A relative newcomer to the city’s feathered population is the Egyptian goose. With its exotic ruddy plumage this large bird still looks a bit out of place here, but judging by the number of fluffy goslings I have seen navigating the Amsterdam canals behind their stoic parents this spring, it is here to stay.
Umm…where was I?
At times you’d really almost forget you live in a city. Like when a heron screeches like some ancient Jurassic creature as it swoops past you along the canal, or you watch a couple of grebes giving an elaborate courtship display before diving under the surface to chase a fish. Grebes have a sharp pointy beak and reddish head crest and can stay under water for an amazing length of time. Their lobed feet are positioned far back on their bodies, so they can swim really fast, but walking is not their thing. This anatomy has earned this beautiful bird the not so glamorous English name arsefoot.
In the Amsterdam Houthavens and NDSM ports, cormorants spread their raggedy wings in the sun, and, if you are really lucky, you can even glimpse the blue flash of the kingfisher.
Amsterdam’s parks and gardens are also home to a great number of bird species. Every year the Dutch Foundation for Bird Protection holds a national bird counting event. Participants are asked to report how many of which birds they see in their garden or from their balcony in a half hour time-span on one of two specific days in January. At the last count 158,386 house sparrows were spotted, making this species the most common by far in the Netherlands. There were 97,168 great tits and 95,527 black birds, followed by the jackdaw, the blue tit, the finch, the Eurasian collared dove, the wood-pigeon, the starling and the robin.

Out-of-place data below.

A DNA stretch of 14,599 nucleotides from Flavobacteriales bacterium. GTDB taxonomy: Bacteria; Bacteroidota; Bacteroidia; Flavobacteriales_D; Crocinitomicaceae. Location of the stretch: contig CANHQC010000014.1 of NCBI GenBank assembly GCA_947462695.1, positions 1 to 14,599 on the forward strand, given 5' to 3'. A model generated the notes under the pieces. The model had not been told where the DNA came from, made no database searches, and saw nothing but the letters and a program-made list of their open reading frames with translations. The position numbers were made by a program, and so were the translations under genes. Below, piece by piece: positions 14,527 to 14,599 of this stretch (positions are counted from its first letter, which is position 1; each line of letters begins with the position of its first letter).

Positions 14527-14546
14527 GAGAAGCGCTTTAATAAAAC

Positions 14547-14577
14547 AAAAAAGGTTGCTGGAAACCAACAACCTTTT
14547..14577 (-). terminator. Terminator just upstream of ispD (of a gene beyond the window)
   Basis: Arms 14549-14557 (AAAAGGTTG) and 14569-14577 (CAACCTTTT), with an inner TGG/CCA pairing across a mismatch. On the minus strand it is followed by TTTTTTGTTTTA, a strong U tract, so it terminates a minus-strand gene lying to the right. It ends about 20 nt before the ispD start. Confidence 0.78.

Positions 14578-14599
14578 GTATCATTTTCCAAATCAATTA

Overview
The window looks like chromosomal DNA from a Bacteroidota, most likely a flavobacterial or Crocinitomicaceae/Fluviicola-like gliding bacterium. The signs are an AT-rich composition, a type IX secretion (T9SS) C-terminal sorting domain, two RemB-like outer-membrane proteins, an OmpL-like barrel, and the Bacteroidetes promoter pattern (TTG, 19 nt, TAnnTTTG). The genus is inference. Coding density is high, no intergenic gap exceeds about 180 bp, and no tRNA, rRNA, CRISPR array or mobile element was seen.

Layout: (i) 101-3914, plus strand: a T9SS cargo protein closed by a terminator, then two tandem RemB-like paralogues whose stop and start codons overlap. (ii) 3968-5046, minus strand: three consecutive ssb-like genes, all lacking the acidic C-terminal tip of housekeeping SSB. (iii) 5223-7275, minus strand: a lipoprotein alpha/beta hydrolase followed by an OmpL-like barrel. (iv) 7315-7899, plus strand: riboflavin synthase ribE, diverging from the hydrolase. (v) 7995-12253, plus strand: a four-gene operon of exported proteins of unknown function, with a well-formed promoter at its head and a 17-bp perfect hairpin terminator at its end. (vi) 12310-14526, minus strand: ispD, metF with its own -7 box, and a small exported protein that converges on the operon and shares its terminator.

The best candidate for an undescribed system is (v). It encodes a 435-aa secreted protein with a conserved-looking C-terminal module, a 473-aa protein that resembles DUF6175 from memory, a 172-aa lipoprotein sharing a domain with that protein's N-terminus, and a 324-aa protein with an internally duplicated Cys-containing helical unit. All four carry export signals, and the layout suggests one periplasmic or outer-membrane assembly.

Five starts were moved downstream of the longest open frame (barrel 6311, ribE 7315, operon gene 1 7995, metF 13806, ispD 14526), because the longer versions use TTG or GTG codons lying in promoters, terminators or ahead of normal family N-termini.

Parks and gardens
These are the national averages. Of course there are big differences between the countryside and the city. My back garden in Amsterdam is ruled by magpies.
These playful, highly intelligent black and white orca’s of the sky sweep and duck from branch to balcony in little groups of two or three, chattering and burbling to each other in their exceptionally sophisticated language. They are territorial and very aggressive to other birds, like the pair of wood pigeons that tried to build a nest in one of the trees. One of them got pecked to death, the other only just escaped, leaving a trail of tail feathers across the garden.